In 2016, 18,477 cyclists were injured or killed in the UK. Given those numbers, any measures to reduce the risks seem highly worthwhile.

Simon joined as news editor in 2009 and is now the site’s community editor, acting as a link between the team producing the content and our readers. A law and languages graduate, published translator and former retail analyst, he has reported on issues as diverse as cycling-related court cases, anti-doping investigations, the latest developments in the bike industry and the sport’s biggest races. Now back in London full-time after 15 years living in Oxford and Cambridge, he loves cycling along the Thames but misses having his former riding buddy, Elodie the miniature schnauzer, in the basket in front of him.

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alan sherman | 3 years ago

Were they steel rims?  Repeat that experiment in the wet if so!

Worn pads in most systems lead to less than optimal leverage.  My commuter has V brakes and I have to remind myself that sweatimg the last little bit of wear out of the pads is uneccesary when new pads are so cheap (£2.99 a set).  

ktache | 3 years ago

I thought that there was a lot of meat left on those blocks.

Use a stanly knife to flatten off the block, especially removing the "hook" where the block was not wearing because it wasn't contacting the rim, then setting it all up.

My cantis always worked better when freshly set up.  When they started to make a bit of noise it was time to fiddle.  The back was easy, the front never was and throwing a brake booster on it added power but meant adjustment became a nightmare.  I never could get it right first time.  Rear 20 minutes easy, front at least an hour, maybe more, especially if the rim or blocks started to wear.

There were some Sunday evenings that I would have to give up and prep the good bike for the commute and come back to the getting to work bike later in the week.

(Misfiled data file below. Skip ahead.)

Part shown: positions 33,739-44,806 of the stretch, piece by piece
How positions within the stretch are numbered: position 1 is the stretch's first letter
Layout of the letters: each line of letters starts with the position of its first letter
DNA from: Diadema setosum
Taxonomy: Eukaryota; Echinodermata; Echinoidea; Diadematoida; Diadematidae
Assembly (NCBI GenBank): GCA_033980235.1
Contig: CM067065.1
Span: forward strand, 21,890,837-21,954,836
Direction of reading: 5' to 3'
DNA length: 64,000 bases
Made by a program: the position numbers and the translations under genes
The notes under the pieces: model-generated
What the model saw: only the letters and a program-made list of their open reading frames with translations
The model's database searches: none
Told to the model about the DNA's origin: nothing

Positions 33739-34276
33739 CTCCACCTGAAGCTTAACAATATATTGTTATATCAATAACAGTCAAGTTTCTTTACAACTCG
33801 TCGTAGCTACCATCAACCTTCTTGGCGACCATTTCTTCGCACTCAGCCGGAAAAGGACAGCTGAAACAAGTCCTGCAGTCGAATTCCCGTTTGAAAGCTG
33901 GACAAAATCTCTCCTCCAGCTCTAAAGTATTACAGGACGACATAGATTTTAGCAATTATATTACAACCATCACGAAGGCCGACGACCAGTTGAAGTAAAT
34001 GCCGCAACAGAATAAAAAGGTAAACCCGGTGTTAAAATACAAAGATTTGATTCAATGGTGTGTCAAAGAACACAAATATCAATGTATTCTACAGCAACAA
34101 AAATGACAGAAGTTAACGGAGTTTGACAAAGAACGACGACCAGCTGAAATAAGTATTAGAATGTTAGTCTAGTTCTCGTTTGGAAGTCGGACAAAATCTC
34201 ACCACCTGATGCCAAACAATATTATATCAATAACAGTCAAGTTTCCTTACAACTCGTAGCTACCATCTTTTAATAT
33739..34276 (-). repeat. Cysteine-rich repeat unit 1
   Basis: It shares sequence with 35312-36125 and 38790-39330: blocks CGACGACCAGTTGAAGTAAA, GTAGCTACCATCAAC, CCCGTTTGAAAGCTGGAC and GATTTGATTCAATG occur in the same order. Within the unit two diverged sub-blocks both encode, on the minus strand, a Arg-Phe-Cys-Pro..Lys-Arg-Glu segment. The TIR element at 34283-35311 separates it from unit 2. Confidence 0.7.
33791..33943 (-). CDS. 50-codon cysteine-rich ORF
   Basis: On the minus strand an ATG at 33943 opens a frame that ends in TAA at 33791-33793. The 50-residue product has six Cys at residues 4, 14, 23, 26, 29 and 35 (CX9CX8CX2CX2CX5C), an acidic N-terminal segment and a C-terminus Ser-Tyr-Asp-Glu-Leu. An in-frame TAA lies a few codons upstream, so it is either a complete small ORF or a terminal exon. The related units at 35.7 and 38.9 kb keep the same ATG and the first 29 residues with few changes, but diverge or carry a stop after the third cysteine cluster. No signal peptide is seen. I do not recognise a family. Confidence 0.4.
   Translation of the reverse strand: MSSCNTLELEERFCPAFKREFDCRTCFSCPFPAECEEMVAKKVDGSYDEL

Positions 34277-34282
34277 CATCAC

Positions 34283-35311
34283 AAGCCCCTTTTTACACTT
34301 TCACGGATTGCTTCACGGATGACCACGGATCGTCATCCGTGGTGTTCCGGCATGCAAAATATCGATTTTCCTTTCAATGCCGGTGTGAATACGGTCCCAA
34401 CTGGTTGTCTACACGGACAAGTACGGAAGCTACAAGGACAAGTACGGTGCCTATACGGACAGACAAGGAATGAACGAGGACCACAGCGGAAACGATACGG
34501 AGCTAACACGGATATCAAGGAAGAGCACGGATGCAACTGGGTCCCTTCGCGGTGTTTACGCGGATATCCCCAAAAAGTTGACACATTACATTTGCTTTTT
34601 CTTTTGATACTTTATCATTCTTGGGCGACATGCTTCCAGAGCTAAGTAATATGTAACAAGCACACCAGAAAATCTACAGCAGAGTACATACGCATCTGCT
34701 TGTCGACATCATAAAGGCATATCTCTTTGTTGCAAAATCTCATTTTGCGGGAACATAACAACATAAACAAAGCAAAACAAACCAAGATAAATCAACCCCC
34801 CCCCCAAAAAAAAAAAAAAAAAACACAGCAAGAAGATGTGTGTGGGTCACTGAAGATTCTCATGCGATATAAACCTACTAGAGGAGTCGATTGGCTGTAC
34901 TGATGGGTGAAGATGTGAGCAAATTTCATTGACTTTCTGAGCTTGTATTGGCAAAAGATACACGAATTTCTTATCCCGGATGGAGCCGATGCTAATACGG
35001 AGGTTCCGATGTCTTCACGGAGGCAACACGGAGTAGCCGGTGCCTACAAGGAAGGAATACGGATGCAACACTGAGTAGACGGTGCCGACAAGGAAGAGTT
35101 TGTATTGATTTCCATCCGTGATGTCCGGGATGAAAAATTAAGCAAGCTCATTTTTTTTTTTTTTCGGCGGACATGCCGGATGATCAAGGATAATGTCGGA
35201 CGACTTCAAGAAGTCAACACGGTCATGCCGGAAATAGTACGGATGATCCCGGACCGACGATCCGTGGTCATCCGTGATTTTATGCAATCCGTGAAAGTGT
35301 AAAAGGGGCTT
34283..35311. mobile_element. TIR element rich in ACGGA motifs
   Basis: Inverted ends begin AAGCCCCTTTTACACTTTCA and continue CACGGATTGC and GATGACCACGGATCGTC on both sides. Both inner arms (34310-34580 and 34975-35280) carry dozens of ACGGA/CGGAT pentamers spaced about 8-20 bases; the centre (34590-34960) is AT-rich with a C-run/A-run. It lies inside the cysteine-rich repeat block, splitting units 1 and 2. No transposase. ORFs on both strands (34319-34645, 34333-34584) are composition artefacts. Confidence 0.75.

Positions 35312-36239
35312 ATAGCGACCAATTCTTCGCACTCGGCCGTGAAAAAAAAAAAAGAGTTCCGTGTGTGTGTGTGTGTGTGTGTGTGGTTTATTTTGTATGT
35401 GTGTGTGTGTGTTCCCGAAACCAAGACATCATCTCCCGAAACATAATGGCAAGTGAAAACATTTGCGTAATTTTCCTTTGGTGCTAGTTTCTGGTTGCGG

I discovered Kool Stop salmons a bit late in the life of that bike too.

Curves, Shimanos were easier to adjust but he Curves had good power.  The bike shop (Cycology in Crowthorne) just gave them to me free when I moved to Brum in '97.

XTR Vs on the good bike, on ceramic rims, only ever had to adjust the bite point on the cables.


ktache replied to ktache | 3 years ago

Another thing with cantis is lengthening the amount of effective post as the block wears, if you don't the angle of the straddle cable at the yoke gets too acute and the power drops off.

There were so many variables to get right with cantis.  Vs were so much easier.  But they did work if looked after and look so good.

eburtthebike | 3 years ago

Possibly the most misleading advertorial I've ever seen.  There is plenty of wear left on the original pads, but they are old and possibly glazed.  A quick buff up on the pavement would have restored them to good condition, followed by adjusting the brake, which would have resulted in vastly improved braking.  Fitting brand new pads with modern compound was guaranteed to make an immediate difference, but wasn't necessary.

Is this the same test the police used for Alliston?

brooksby replied to eburtthebike | 3 years ago

It's not quite OT but I've got two bikes - one has centre-pull cantilevers, and one has modern-ish V-brakes.  Both are adjusted, pads not glazed, etc, etc, but even so the stopping power on the V-brakes is far in excess of that on the cantis (a much greater difference than I'd imagined it would be).  I keep the older bike (the one with cantis) for nice weather: I feel more comfortable riding the bike with V-brakes in bad/wet weather.